The module has game pieces sorted into 4 trees such that the children of each tree belong to the faction named by that tree. I want to find out which faction a certain piece belongs to by searching through the tree for that piece, and taking the title from the root of it.

This could be much easier solved by getting a relationship with the maintainer and having him put “Faction” as a property on the pieces, but I thought I had enough to solve the problem without going that direction and then ran into a weirdness in code that I thought I’d ask about.

Sorry, thinking about it more, I think this question might be a waste of your time, which I don’t mean to do. I ask it for curiousity because it seemed like the results weren’t consistent with what I would have expected.

I would suggest going through the VASSAL components tree rather than the (urk!) Swing components :slight_smile:

The individual pieces would be in PieceSlot objects (so PieceSlot.class in the get-descendant-components call, PieceSlot.java for source code).

Remind me what module is this that you’re working on?


How would I get started looked at the VASSAL components tree?

The module is Star Wars Armada.


So if you want to literally “look at” it, open up the VASSAL Editor on the module in question (select Edit Module from the menu). The lower of the two windows that opens will have a hierarchical tree structure that you can browse through. The top level item is the “Game Module” component corresponding to the “GameModule” java object and then beneath it you will find all the other components, e.g. Maps and Piece Windows (the latter called “Game Piece Palette” – unfortunately for the usual types of historical reasons not everything is named the same way in the Editor as it is in the Code … the way you can sift your way through that is that PieceWindow has a method named getConfigureTypeName() which in turn points to a localizable string in the Editor.properties text file which contains the string Game Piece Palette). But anyway I digress – in the Editor you can browse the hierarchy. This the same hierarchy that is contained in the buildFile.xml of the module (inside the zipped structure of the .vmod file), as it is build from that .xml file and then written back to it by the Editor.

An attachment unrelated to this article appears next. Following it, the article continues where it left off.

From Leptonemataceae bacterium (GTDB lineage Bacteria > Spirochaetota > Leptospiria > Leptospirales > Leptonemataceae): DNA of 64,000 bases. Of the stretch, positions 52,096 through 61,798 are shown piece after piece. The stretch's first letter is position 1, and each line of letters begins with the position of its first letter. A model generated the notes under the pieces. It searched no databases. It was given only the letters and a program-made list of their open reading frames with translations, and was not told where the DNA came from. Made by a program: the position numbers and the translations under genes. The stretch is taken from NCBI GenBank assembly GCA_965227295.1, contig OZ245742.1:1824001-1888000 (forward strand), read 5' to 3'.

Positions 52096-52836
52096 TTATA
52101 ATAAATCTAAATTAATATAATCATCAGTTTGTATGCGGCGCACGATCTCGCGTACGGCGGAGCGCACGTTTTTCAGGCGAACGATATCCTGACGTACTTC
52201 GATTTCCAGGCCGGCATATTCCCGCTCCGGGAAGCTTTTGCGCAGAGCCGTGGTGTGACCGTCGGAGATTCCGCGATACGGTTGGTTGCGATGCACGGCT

If you want to get hold of instances of these objects while you’re running e.g. java custom code, then the method you’re using in your code example above is one of the ways:

And so using your first example as the outer part, one could continue, e.g.:

for (final PieceWindow window : GameModule.getGameModule().getAllDescendantComponentsOf(PieceWindow.class)) {
      if ("Game pieces".equals(window.getConfigureName())) {
          for (final PanelWidget panelWidget : window.getAllDescendantComponentsOf(PanelWidget.class)) {       
              // Now searching through all the "panels" which are the sub-components of the TabWidget children of the PieceWindow
              if ("Republic".equals(panelWidget.getConfigureName()) {
                  for (final PieceSlot pieceSlot : window.getAllDescendantComponentsOf(PieceSlot.class)) {
                      // Now searching through all the "Single piece" items (individual pieces) on the "Republic" tab.
                      ... now you do stuff w/r/t the pieces

Hopefully that gets you further?


That did it!

A couple minor changes, TabWidget.class instead of PanelWidget.class, and the last for should use the widget in the for outside it, but I found what I was looking for!

Thanks so much!

Excellent - yes I was “hand coding from memory in a text entry field” so glad I got close. Also I was imagining the widget structure of my module rather than yours which may be different. Let me know if you find any more questions!